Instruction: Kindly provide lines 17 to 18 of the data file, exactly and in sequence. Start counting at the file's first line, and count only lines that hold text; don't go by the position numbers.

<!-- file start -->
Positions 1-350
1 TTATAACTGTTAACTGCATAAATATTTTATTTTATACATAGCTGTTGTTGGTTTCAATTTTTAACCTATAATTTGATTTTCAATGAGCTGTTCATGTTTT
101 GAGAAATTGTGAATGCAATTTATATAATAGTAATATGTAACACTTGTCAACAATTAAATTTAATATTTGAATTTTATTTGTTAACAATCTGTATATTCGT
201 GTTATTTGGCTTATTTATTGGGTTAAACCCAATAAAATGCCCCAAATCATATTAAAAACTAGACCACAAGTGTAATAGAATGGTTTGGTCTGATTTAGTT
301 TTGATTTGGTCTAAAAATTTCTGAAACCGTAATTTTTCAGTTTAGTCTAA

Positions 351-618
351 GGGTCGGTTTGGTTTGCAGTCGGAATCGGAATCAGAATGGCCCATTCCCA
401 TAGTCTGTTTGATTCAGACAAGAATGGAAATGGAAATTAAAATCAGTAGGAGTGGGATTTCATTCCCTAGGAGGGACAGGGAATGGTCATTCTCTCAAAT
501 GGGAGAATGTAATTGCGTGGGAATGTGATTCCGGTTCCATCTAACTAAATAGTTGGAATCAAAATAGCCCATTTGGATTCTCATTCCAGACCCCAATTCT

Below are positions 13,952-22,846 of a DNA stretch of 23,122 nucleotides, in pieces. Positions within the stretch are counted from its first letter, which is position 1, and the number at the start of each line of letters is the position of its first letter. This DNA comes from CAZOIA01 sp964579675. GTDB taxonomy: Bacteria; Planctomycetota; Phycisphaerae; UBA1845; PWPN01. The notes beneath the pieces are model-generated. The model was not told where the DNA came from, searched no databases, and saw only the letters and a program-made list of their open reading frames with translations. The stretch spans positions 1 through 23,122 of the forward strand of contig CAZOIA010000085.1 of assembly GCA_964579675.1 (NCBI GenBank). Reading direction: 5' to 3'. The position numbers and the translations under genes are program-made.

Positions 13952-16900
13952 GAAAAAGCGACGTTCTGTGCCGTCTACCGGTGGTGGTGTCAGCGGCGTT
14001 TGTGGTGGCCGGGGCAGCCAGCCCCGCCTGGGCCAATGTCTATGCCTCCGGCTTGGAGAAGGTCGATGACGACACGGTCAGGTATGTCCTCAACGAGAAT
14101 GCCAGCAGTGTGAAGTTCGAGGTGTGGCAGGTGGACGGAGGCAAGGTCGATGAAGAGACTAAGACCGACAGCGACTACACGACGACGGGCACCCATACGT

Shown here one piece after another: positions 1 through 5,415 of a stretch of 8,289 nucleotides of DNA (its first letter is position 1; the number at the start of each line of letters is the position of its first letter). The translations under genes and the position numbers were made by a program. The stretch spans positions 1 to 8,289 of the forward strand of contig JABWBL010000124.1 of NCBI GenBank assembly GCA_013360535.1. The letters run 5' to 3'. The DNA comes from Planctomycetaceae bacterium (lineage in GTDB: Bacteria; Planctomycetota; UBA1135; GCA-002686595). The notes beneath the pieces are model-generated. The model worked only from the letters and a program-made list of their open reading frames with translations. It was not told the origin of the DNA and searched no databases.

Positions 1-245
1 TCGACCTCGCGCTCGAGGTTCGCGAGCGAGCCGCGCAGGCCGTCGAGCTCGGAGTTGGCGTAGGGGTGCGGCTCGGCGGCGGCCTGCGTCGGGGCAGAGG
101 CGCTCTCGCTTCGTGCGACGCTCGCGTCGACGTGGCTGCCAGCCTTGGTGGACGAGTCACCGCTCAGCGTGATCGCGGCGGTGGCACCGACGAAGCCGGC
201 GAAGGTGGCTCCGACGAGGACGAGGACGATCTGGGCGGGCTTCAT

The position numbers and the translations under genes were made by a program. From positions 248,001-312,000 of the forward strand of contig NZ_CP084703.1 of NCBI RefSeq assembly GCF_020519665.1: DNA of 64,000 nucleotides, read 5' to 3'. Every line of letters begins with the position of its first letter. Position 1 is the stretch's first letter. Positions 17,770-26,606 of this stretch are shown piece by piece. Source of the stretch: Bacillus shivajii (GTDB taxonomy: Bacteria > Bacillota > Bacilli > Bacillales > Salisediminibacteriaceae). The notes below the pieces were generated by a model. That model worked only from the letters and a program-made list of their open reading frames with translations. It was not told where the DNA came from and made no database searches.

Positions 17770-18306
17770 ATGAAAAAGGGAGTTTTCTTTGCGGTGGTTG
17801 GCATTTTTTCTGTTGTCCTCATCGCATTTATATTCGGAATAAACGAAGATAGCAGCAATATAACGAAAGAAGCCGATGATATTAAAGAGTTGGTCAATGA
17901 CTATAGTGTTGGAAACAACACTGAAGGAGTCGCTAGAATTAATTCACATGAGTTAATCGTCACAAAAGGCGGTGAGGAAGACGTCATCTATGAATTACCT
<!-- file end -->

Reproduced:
1 TCGACCTCGCGCTCGAGGTTCGCGAGCGAGCCGCGCAGGCCGTCGAGCTCGGAGTTGGCGTAGGGGTGCGGCTCGGCGGCGGCCTGCGTCGGGGCAGAGG
101 CGCTCTCGCTTCGTGCGACGCTCGCGTCGACGTGGCTGCCAGCCTTGGTGGACGAGTCACCGCTCAGCGTGATCGCGGCGGTGGCACCGACGAAGCCGGC